By John Rapley
I left London on a rainy cool day, and landed in the biting crisp cold of Montreal. The sharp temperature drop seemed a fitting metaphor for a country whose warm Indian summer appears to be ending.
Canada came through the 2008 financial crisis better than most Western countries. Its tightly regulated banks withstood a tide that swamped its Wild West American peers, and its resource intensity enabled it to benefit from continued Asian demand. Housing prices held up, the shopping malls stayed full, and Canadians were relatively optimistic.
However, that mood is growing less confident. A recent poll by the Institute for Research on Public Policy found that Canadians are showing greater signs of pessimism, and concern, about their future.
Canada was able to implement a generous stimulus regime at the time of the financial crisis, one sufficient to stave off the worst. But now that the depth of the Great Recession has passed, austerity is kicking in at all levels. The risk the country appears to now face is that the need to rein in long-term spending is coming smack up against a legacy of complacency left by the country's relative stability during the crisis.
a superior model?
As I left London, Canada's central bank governor was headed in the opposite direction, hired to run the Bank of England. Having helped steer Canada through the crisis so well, Mark Carney's success was no doubt taken by many Canadians as an advertisement for the superiority of the Canadian model - the sort of achievement this country with a chronic inferiority complex does not tire of celebrating.
But the Canadian model may not be as superior as all that. When you're sitting atop vast reserves of natural resource wealth, with a low population density, it would take monumental incompetence not to prosper. True, some countries, like Congo, pull it off and make a mess of things. So Canada at least deserves credit for managing its resources well.
All the same, its contentment with its vast oil reserves is now looking a bit hasty, given that the Americans recently figured out how to release immense new reserves of oil from their own lands using fracking methods. They need Canada a lot less than they did just a few years ago.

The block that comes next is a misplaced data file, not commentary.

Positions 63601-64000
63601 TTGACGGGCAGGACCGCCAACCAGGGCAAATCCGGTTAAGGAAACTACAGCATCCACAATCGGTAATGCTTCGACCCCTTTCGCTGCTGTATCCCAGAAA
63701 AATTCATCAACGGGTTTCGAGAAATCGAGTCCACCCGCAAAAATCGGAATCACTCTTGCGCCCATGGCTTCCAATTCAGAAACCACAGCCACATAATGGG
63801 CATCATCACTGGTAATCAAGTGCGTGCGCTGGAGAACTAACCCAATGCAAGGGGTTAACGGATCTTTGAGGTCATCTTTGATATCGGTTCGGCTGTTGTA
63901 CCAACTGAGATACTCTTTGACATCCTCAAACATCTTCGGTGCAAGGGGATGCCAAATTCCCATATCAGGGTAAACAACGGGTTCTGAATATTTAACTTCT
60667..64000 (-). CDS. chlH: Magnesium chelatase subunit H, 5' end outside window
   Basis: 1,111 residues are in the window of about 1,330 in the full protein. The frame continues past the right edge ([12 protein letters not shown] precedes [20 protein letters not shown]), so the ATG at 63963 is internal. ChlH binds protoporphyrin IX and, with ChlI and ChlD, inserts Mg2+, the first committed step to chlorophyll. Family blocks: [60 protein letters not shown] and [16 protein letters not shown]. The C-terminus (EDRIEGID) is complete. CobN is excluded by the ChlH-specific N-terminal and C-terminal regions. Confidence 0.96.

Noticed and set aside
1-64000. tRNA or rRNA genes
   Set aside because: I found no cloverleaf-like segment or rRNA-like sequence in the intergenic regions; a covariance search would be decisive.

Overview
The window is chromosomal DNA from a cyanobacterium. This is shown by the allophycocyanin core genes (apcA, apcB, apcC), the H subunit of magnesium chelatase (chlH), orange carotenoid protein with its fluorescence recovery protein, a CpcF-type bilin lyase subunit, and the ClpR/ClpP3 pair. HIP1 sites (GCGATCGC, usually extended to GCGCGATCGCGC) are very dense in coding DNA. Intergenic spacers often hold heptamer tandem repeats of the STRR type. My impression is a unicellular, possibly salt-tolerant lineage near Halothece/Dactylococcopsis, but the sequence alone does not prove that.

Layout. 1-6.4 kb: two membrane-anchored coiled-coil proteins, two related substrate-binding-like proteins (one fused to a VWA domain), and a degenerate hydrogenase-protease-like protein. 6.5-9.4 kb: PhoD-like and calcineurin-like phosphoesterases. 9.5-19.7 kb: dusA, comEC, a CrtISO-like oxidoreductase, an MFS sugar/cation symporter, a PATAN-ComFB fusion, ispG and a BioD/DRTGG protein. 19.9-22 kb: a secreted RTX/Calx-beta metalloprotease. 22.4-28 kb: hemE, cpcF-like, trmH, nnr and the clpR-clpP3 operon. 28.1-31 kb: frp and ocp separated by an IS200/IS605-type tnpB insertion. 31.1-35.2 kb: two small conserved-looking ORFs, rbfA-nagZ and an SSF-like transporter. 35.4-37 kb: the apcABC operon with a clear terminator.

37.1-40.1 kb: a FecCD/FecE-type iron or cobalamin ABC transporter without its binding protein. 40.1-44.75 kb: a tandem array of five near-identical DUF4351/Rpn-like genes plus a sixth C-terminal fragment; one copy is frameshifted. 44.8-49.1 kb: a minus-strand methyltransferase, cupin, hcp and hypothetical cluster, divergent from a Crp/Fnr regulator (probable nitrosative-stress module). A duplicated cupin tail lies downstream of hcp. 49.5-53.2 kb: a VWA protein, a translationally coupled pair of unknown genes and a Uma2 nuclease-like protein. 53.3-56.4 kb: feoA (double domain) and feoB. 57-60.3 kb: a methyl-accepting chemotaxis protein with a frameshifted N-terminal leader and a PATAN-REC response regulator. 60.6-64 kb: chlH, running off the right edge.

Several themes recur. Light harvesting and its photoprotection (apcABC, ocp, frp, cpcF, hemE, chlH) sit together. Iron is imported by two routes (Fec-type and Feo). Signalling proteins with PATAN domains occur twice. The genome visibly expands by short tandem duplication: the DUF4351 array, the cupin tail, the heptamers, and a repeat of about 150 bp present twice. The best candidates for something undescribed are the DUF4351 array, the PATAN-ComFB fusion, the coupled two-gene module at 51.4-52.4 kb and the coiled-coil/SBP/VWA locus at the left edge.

Earlier in the autumn, the newly elected government of the province of Quebec reversed the previous government's plan to raise tuition fees at the province's universities. Shortly before Christmas, the same government announced a massive cut in funding to these universities. Next door in Ontario, teachers' unions have been manning the picket lines over plans to freeze their salaries and reduce some of their benefits.
And on it will churn. Canadians are waking up to the reality that the good days cannot last - a bit later than everyone else perhaps, but waking up nonetheless. Dealing with that realisation is not easy for governing parties which do not want to alienate their constituencies (does this sound familiar?).
Canadian public-sector workers can now spend more of the life drawing a pension than they did actually working. But rather than deal with the pension burden, since those retirees vote, governments have been more likely to shift the burden on to the shoulders of young people: taxes are going up, tuition fees are rising, entry-level jobs are being cut back, and young people are being told they'll have to pay more of their retirement expenses than their parents do.
It should hardly surprise anyone, therefore, that in a country famous for its law abiders, young Canadians are increasingly cheating on their taxes. They don't feel this system works for them, at least not the way it did for older Canadians. Such a growing generational divide is not peculiar to Canada. However, it will pose challenges to the legendary decency and 'niceness' in which Canadians have long taken pride.
The easy days are probably gone. Retaining its civility as it moves through difficult times will be the great challenge confronting Canada's current crop of leaders.
John Rapley, a political economist at the University of Cambridge, is currently on a visiting professorship at Queen's University in Canada. Email feedback to firstname.lastname@example.org and email@example.com.